Enter the Gungeon is a game I should love. It’s a dungeon-crawling, bullet hell roguelike that has a whimsical soundtrack and great visuals. But all of this personality and style is undermined by conflicting concepts, and Enter the Gungeon’s lasting appeal suffers for it.
Ultimately, Enter the Gungeon is spoiled by how it fanatically adheres to the rules of all the genres it blends together. It’s a roguelike, meaning death in the Gungeon results in a complete loss of progress. There’s nothing particularly wrong with this–it prides itself on being a bullet hell shooter with steep difficulty spikes–but its insistence on stripping away all progress at the start of each run is oil to water when mixed with its focus on collecting zany items and weapons.
There are a large number of weapons to discover and use, and these range from familiar firearms like shotguns and automatic rifles, to more absurd creations like a gun that shoots sharks. Likewise, there’s a massive number of items to be discovered, offering different stat bonuses and perks to be used in varying situations.
The most powerful and unique weapons come with their own distinct animations and application, and figuring out the best way to use them during hectic combat situations is as fun as it is challenging. Opening each new chest in the dungeon evokes the same feeling of anticipation as opening a brand new pack of trading cards. What will you find? Will it be rare and awesome, or all too common?
But there’s a catch here; the scales are tipped in favor of the player finding a more mundane or mediocre weapon a large percentage of the time. Strange as it is to say, there may be too many weapons in here. While some feature entertaining and quirky attributes, many feel like variations of your starting weapon with barely any major distinctions between them. They’ll get the job done, but it’s a letdown to discover a wicked laser gun one round and be saddled with a handful of slightly more powerful rifles for the next few. A bit of trimming down to make extraordinary weapons a more frequent drop would help to foster the “one more round” mentality found in great roguelikes.
You eventually gain the ability to seed each dungeon with items and weapons, but you always have to start with the same wimpy load-out made up of so-so weapons and various character-specific items. It’s like playing Pokemon, but instead of adding new Pokemon to your team and using them at will throughout your journey, you’re constantly forced to begin again when you lose any battle, with only the Pokedex serving as proof of your discoveries. And whenever you have to start over, you’re more likely to find a slew of ordinary Rattatas or Zubats while only occasionally encountering something more notable.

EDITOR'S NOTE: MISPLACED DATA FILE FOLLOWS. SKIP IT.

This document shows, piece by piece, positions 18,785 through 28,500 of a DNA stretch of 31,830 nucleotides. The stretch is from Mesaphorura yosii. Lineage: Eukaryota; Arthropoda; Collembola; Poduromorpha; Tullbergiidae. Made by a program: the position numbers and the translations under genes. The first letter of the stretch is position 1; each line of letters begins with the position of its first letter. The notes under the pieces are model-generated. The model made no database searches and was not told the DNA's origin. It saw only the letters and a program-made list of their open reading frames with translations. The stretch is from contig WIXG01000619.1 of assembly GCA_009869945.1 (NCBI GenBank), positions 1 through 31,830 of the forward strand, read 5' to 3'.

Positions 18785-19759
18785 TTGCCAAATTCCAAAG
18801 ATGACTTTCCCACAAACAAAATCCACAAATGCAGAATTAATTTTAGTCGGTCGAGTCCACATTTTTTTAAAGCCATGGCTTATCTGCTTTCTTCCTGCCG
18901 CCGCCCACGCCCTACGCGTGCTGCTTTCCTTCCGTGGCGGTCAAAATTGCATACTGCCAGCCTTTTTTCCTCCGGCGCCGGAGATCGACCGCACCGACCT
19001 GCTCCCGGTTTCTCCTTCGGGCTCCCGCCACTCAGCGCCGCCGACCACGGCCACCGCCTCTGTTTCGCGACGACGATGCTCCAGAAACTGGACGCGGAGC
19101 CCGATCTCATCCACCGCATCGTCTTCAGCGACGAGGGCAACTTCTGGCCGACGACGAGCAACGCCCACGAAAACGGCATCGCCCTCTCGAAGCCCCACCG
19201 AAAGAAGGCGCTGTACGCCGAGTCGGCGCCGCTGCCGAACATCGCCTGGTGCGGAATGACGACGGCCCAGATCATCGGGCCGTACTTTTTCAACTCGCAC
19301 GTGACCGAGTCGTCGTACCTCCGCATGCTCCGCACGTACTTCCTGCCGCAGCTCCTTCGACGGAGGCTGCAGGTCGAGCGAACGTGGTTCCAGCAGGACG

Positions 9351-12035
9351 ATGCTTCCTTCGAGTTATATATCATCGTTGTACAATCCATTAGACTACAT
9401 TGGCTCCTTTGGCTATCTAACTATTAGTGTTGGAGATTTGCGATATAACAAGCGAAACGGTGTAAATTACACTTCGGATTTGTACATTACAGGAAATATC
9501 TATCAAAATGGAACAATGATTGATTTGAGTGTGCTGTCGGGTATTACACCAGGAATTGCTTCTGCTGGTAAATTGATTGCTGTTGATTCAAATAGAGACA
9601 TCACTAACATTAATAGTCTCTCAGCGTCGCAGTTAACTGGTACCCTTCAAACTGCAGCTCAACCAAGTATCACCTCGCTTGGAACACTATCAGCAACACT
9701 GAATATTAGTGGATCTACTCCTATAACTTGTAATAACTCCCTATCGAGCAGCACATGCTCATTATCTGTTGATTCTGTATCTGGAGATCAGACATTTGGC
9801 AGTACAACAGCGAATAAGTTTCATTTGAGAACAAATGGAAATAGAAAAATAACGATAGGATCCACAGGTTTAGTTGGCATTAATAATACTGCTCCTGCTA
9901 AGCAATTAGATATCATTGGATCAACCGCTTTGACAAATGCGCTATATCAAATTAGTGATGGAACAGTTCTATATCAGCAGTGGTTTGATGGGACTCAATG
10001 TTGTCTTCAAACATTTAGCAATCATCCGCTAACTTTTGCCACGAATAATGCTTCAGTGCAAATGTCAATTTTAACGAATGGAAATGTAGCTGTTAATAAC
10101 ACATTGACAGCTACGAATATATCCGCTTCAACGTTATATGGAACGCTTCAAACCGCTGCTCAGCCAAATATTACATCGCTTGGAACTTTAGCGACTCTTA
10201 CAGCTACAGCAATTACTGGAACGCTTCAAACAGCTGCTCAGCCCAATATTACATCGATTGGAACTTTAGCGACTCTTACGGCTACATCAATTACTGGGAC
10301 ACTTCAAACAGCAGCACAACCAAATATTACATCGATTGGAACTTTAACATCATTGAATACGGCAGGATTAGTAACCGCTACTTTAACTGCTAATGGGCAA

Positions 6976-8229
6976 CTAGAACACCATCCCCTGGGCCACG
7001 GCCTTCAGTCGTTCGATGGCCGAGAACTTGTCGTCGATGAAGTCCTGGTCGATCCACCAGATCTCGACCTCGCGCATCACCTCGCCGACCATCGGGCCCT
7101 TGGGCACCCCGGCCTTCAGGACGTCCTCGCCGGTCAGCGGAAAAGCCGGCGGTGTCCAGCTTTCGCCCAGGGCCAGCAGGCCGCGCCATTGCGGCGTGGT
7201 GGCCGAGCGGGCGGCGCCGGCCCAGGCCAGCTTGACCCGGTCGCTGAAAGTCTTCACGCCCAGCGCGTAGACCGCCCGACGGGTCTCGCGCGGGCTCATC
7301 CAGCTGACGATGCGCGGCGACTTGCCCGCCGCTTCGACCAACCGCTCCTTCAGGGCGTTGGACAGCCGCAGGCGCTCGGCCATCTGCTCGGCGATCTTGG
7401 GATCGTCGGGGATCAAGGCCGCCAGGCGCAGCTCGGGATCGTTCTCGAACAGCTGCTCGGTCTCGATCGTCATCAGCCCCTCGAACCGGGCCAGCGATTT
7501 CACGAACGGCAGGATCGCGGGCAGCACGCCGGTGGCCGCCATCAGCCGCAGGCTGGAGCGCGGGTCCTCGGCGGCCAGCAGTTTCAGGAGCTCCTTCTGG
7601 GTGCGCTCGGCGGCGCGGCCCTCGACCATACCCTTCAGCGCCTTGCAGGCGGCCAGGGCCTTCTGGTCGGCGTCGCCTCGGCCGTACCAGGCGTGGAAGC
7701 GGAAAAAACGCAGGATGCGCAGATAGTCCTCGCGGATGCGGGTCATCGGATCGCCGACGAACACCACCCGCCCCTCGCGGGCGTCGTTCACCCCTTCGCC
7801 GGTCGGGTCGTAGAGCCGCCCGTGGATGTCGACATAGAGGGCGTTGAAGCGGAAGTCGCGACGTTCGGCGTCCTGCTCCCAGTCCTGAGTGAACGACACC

It’s a contentious combination. Enter the Gungeon’s fetishization of wacky guns and the meager drip feed exposure a player has to them begins to deliver diminishing returns. Having some amount of meaningful progression beyond filling up a log book with found items would help greatly, even if it was simply granting the player minor stat boosts or occasional upgrades.
This conflict is unfortunate, because everything surrounding the core of Enter the Gungeon is great. Enemy types are as varied as the items themselves, each with their own particular attack patterns that eventually lead to an epic barrage of bullets to be dodged and countered. Well-balanced and finely tuned control mechanics–like a dodge roll with several frames of invincibility or bullet-wiping blank rounds–arm players with just enough options that they can successfully evade fire while doling out punishment in harrowing encounters, and each dungeon level has its own theme to keep the visuals fresh.
Care has been placed in the smallest details, mixing retro-inspired pixelated artwork with more contemporary styles of visual feedback.
Visually, Enter the Gungeon is stunning. Care has been placed in the smallest details, mixing its retro-inspired pixelated artwork with more contemporary styles of visual feedback. There’s tremendous impact to each of the on-screen actions. Books burst into clouds of loose pages when shot or kicked, explosions rattle rooms, and a generous color palette creates an interesting gothic fantasy/cartoon fusion that aligns with the game’s darkly humorous tone. When coupled with a pulsing, energetic soundtrack, Enter the Gungeon is an audiovisual treat.
Its flaws elsewhere are all the more disappointing. So much care is apparent in its construction, but in its attempt to merge multiple genres and styles together, Enter the Gungeon’s most important elements–namely its roguelike flavors and massive offering of distinct weapons–don’t gel. It’s a game at odds with itself.